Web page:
To help pay my way through keg parties college, I used to substitute teach at the local school district. I would sub for any subject, any grade level. I wasn’t picky. That beer college education wasn’t going to pay for itself! Spanish 2? Sí! Home Ec? Let’s get cookin’!
I kissed my loved ones goodbye each morning (my boyfriend and my cat), and hoped I’d make it home in one piece. Because kids can be brutal. But you can also learn a lot from them. Or at least from (substitute) teaching them.
Now that I’ve got two kids of my own, I put that training to use on a daily basis, before kissing them goodbye and sending them into the unsuspecting arms of innocent substitute teachers:
- You don’t have to be in control, you just have to act like it.
Whether it’s a screaming toddler or a screaming class of 24 students, they don’t have to know you’re freaked out of your mind. Just act cool, and speak calmly and with authority, instead of freaking out like you are totally about to. They just might listen.
- Never let kids play with scissors or else someone’s hair will get cut.
There is no such thing as “safety scissors.” Those newfangled contraptions only help children SAFELY cut another child’s hair. As in, not-stabbing-their-friend’s-eye-out-while-they’re-chopping-clumps-off-their-friend’s-hair. You’ll have a Category 1 disaster just giving them glue and markers. Do yourself a favor and hide the scissors, preferably in another school district/ next-door neighbor’s house/ solar system. Don’t make it harder on yourself.
- If your child/ a student asks if you’re old enough to be doing this, take the compliment.
Your first instinct may be to be insulted. “P-shaw! Of course I’m old enough to be a parent/ substitute teacher.” Instead, be grateful they can’t see the crow’s feet forming in the corners of your exhausted eyes. Bonus points if a fellow parent/ teacher mistakes you for a student. Except not in an elementary school. That’s just weird.
- Keep an eye on those bathroom breaks.
If a child asks to go to the bathroom, he’s probably legit. No need to scar the kid for life by making him hold it or have an accident. But if he has to go twice in an hour, he might be taking advantage. If he and a friend/ sibling have to go at the same time, you can bet they’re up to no good.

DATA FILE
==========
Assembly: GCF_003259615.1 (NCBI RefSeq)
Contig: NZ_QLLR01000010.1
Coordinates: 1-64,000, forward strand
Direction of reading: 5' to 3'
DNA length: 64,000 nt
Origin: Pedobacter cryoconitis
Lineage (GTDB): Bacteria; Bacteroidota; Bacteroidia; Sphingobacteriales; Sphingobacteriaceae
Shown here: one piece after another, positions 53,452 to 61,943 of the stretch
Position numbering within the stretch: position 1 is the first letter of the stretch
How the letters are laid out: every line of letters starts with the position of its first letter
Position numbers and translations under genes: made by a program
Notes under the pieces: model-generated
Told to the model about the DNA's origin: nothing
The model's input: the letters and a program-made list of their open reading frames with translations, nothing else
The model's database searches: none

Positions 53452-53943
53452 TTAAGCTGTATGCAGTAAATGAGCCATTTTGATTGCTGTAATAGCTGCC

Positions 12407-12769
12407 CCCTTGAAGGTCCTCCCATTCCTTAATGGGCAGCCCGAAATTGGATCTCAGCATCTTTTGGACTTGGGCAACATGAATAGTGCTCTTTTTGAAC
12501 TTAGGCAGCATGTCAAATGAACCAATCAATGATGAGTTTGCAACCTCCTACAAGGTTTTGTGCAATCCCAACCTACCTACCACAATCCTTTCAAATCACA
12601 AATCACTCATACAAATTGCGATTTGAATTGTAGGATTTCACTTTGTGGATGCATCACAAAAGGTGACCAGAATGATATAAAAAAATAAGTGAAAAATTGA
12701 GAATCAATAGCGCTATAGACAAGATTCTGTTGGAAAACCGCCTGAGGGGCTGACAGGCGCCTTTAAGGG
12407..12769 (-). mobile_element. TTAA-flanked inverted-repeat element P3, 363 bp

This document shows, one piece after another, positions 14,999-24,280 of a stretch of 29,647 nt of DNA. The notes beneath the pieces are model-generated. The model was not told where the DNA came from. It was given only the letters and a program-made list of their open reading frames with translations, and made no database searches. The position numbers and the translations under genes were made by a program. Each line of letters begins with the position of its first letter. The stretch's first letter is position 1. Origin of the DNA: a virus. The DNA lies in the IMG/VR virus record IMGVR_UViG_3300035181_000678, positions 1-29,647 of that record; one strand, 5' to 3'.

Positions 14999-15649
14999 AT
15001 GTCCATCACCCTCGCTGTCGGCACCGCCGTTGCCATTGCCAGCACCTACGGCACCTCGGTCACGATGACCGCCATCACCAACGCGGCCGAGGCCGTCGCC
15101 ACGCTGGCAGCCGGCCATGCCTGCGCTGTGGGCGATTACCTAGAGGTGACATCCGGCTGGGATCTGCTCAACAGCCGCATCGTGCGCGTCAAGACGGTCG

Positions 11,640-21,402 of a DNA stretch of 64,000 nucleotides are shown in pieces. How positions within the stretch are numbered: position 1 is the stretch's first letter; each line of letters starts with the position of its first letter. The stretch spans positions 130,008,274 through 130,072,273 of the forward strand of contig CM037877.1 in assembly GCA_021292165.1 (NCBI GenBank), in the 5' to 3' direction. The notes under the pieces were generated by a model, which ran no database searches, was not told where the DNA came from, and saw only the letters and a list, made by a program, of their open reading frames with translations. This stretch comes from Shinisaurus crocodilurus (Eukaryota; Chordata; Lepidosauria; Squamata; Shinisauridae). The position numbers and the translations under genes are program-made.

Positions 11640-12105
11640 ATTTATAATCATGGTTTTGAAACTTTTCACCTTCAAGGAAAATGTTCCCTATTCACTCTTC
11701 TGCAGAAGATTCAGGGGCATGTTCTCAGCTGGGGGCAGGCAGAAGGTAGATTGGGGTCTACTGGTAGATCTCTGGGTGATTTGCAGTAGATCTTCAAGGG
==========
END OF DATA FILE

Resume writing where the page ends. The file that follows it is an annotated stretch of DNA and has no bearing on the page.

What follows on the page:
- Don’t let them pit you against their regular teacher/ the other parent.
“Mrs. Brown lets us talk while we write our essays.”
“Dad lets us eat pizza and candy for breakfast.”
“Mr. Elliott said it’s OK to eat Cheetos in chem lab as long as we share.”
Don’t be fooled! Your subs said it to you, now it’s your turn to say it: “Well, I’m not Mrs. Brown/ your Dad/ Mr. Elliott!” And go ahead and confiscate all that pizza and candy and Cheetos for yourself.
- If a kid asks if you’d like to see his shark bite scar, DO NOT take the bait.
He’s trying to shock and disgust you. It will work. In theory, if it’s your own kid, you should have already seen the scar. Still, if he tries to show it during dinner, DO NOT let him or he’ll ruin everyone’s appetite.
- When in doubt, bring the videos out.
Yeah, yeah, we all know videos rot kids’ brains and turn them into zombies. But they also keep them nice and quiet. Stash this tool in your back pocket and whip it out in emergencies. And feel free to define “emergencies” as loosely as necessary.
- No matter how bad your day is, you get to leave at the end of it.
They may put you through hell, but as soon as the final school bell rings, it’s adios amigos. Another day under your belt, another day’s wages in your pocket. Oh wait. That doesn’t apply when it’s your own kids. Well, at least I learned seven things.
Head to the Family Room
PIN IT FOR LATER:
This post was written by Vicki Lesage exclusively for BonBon Break Media, LLC.